In other climes, superstition and despotism have contributed to the overthrow of many a noble Celtic monument, but in this land of freedom, it would be well, if legislative power, or better still, if public opinion would throw its shield around these remains, and protect the last monuments of a former race. Americans should consider that one of these cromlechs or Cairns, does more to elucidate the history of their native country, than the learning of Robertson, or the genius of Buffon."

Monday, February 20, 2012

Flock and pack tracks

Not exactly rock pile related, but both were found among stone row rock piles. Can you guess what made the disturbance (flock or pack)?


Here are the answers.

One, turkey:
Two, coyote:

Tuesday, February 14, 2012

Horsestable Rock

Time travel Tuesday. This is not located in my neck of the woods, but it's not too far from my old stomping ground. I'd love to find this place. From "The Indians of Greater New York and the Lower Hudson, Volumes 3-4", edited by Clark Wissler:

"As already stated Horsestable Rock is by far the largest rock-shelter for a radius of many miles. Its roof inclines backward, showing along its outermost edge an elevation above the floor of from nine to twelve feet. As it does not slant all the way down, but joins the vertical back wall at an average height of four feet above the floor, one can stand upright in nearly all parts of the shelter. The covered space has a frontage of seventy feet and a uniform width of fifteen feet. At the extreme right there is an additional protection in the shape of a protruding rock with adjoining embankment. Near the extreme left water trickles through a crevice on the inner wall, collecting in a natural basin which is always filled, except during periods of great drouth. The floor slopes in a gentle curve from either side towards the centre, the depression not exceeding three feet. Within this hollow space, which, indeed, appeared almost level, there were found deposited two boulders of about equal size and weighing at least two thousand pounds each. They were placed close together so as to form an acute angle and this position suggested at once the site of a fireplace, a supposition borne out afterwards by the remains there discovered. Apart from its great size, Horsestable Rock is remarkable, in that it can draw on a threefold water supply. First, there is the swamp in front; second, the water oozing through fissures on the inner wall of the shelter; and last, a spring at the head of swamp north of the rock and less than a hundred meters distant. While the first-named sources generally dry up during midsummer, the spring is always filled with an abundance of ice-cold water."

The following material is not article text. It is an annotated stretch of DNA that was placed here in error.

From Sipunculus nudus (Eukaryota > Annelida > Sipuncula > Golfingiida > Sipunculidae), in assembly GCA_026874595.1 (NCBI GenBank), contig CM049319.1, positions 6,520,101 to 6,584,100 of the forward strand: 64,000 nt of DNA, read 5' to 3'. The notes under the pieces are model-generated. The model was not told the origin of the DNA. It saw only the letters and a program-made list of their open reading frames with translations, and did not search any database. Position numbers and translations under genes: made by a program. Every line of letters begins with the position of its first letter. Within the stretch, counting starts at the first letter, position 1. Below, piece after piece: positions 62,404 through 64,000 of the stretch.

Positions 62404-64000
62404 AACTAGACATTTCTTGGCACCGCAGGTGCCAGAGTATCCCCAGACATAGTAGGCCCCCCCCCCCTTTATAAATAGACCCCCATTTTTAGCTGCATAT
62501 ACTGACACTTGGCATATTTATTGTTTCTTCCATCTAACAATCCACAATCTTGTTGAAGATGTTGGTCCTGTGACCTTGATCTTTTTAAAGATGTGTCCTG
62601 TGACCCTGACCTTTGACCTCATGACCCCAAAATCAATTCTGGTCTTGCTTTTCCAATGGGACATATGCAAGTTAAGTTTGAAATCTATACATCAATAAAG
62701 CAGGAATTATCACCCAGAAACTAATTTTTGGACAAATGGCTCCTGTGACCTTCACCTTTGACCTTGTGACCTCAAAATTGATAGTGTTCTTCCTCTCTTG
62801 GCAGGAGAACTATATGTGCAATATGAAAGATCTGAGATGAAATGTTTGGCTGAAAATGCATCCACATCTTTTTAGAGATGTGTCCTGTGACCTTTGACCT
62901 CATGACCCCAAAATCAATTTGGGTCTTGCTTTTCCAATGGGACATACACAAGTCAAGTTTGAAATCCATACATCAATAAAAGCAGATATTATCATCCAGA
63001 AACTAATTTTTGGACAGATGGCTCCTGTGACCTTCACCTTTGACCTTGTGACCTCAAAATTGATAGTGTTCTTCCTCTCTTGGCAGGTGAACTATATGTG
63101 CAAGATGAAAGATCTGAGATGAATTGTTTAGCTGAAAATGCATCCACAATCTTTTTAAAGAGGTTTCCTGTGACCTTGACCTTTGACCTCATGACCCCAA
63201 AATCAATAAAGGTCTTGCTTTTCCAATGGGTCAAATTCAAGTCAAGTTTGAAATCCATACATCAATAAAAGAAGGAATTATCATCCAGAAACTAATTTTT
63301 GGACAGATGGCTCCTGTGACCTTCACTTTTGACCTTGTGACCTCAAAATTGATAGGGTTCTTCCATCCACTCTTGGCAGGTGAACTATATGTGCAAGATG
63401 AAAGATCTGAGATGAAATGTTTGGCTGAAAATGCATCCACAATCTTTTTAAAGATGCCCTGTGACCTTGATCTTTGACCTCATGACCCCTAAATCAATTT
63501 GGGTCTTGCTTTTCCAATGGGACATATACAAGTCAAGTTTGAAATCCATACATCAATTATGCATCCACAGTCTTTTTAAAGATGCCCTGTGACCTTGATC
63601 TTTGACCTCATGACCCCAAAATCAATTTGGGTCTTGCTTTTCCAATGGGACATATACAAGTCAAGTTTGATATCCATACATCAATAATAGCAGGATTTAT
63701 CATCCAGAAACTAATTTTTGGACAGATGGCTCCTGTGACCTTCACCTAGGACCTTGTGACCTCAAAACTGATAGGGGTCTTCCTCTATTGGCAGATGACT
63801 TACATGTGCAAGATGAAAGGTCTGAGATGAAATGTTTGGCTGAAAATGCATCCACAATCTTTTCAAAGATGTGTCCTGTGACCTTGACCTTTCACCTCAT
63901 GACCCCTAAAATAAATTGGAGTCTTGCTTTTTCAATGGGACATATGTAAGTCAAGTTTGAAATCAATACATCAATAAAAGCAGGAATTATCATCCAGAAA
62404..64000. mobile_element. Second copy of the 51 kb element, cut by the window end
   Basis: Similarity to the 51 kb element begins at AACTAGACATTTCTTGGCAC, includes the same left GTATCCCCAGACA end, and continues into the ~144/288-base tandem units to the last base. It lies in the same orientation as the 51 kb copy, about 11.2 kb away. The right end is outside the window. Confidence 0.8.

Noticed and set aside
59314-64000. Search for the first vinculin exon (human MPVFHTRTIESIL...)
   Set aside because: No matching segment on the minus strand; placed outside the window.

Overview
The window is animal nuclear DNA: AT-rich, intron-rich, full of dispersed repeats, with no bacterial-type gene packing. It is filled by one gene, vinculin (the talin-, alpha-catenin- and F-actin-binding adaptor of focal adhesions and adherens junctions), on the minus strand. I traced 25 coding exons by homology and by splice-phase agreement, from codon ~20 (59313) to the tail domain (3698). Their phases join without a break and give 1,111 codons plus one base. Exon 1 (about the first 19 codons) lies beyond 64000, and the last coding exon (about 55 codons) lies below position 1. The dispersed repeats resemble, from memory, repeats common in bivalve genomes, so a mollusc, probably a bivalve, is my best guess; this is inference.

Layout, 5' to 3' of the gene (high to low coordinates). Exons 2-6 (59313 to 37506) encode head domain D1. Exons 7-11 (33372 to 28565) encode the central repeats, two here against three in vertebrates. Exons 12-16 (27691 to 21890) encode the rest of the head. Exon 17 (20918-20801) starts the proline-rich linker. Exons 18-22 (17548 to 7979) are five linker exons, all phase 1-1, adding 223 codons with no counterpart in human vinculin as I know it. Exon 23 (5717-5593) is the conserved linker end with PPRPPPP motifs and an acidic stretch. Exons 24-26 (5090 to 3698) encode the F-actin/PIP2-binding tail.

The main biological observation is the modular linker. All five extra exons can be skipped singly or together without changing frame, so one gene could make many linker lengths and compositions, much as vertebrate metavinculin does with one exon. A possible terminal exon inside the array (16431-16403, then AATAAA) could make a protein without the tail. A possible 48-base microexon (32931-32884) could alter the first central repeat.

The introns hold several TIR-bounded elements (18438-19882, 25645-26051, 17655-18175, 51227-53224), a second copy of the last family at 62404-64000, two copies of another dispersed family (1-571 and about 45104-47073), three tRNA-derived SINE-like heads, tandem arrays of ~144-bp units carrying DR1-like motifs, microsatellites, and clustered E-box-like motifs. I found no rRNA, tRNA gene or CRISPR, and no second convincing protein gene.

Link to the book on Google books is here on page 161.

Tuesday, February 7, 2012

Meridianal Lines

From "Bulletin of the New York State Museum", Issues 32-34:

"'A boundary line would seem at first to be a difficult problem in Indian geography. But a peculiar custom of our predecessors has divested this subject of much of its embarrassment, and enabled us to ascertain with considerable certainty the territorial limits of the nations of the league. The Iroquois rejected all natural boundaries, and substituted meridianal lines. This appears to have resulted from the custom of establishing themselves upon both banks of the streams upon which they resided. . . Inland lakes were never divided by a boundary line; but the line itself was so deflected, that the entire circuit of each lake might be possessed by a single nation. The natural limits which rivers and lakes might furnish having been thus disregarded, and straight lines substituted, the inquiry is freed from some of its difficulties.'" [emphasis added]

Link to the Google book is here: Bulletin of the New York State Museum, February, 1900